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Journal of Strength & Conditioning Research:
doi: 10.1519/JSC.0b013e3181821abb
Original Research

Eight Weeks of Ballistic Exercise Improves Power Independently of Changes in Strength and Muscle Fiber Type Expression

Winchester, Jason B1; McBride, Jeffrey M2; Maher, Margaret A3; Mikat, Richard P4; Allen, Brian K5; Kline, Dennis E4; McGuigan, Michael R6

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Abstract

Winchester, JB, McBride, JM, Maher, MA, Mikat, RP, Allen, BK, Kline, DE, and McGuigan, MR. Eight weeks of ballistic exercise improves power independently of changes in strength and muscle fiber type expression. J Strength Cond Res 22(6): 1728-1734, 2008-This study investigated the effects of ballistic resistance training and strength training on muscle fiber composition, peak force (PF), maximal strength, and peak power (PP). Fourteen males (age = 21.3 ± 2.9, body mass = 77.8 ± 10.1 kg) with 3 months of resistance training experience completed the study. Subjects were tested pre and post for their squat one-repetition maximum (1RM) and PP in the jump squat (JS). Peak force and rate of force development (RFD) were tested during an isometric midthigh pull. Muscle biopsies were obtained from the vastus lateralis for analysis of muscle fiber type expression. Subjects were matched for strength and then randomly selected into either training (T) or control (C) groups. Group T performed 8 weeks of JS training using a periodized program with loading between 26 and 48% of 1RM, 3 days per week. Group T showed significant improvement in PP from 4088.9 ± 520.6 to 5737.6 ± 651.8 W. Rate of force development improved significantly in group T from 12687.5 ± 4644.0 to 25343.8 ± 12614.4 N·s−1. PV improved significantly from 1.59 ± 0.41 to 2.11 ± 0.75 m·s−1. No changes occurred in PF, 1RM, or muscle fiber type expression for group T. No changes occurred in any variables in group C. The results of this study indicate that using ballistic resistance exercise is an effective method for increasing PP and RFD independently of changes in maximum strength (1RM, PF), and those increases are a result of factors other than changes in muscle fiber type expression.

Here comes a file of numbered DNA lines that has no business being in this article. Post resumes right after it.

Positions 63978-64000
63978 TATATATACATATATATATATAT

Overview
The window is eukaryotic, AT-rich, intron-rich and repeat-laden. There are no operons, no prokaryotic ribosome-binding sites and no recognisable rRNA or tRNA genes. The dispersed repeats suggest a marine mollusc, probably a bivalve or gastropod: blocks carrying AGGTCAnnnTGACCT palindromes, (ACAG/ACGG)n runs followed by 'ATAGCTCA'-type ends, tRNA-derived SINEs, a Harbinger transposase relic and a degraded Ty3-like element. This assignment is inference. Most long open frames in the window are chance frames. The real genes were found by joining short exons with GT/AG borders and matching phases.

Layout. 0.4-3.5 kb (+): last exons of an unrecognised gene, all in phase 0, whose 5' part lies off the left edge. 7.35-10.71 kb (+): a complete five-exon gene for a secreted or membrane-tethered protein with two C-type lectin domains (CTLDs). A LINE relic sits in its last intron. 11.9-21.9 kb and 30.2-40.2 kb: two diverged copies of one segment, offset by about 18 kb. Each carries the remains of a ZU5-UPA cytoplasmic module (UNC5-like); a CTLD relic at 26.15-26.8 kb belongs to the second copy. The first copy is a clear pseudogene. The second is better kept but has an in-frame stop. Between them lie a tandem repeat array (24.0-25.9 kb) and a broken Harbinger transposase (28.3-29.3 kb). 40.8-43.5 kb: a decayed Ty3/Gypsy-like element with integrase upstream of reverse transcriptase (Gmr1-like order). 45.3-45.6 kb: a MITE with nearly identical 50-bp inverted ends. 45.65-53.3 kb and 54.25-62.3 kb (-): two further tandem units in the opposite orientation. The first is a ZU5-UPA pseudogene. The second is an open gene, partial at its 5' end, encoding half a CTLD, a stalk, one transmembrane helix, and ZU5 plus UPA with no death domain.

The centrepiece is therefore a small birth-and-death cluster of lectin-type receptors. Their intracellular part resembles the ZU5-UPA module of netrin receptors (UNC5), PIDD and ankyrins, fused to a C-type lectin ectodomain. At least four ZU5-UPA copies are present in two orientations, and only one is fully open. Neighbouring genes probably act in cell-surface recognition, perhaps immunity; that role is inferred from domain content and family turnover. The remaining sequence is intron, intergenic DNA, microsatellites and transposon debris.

© 2008 National Strength and Conditioning Association

 

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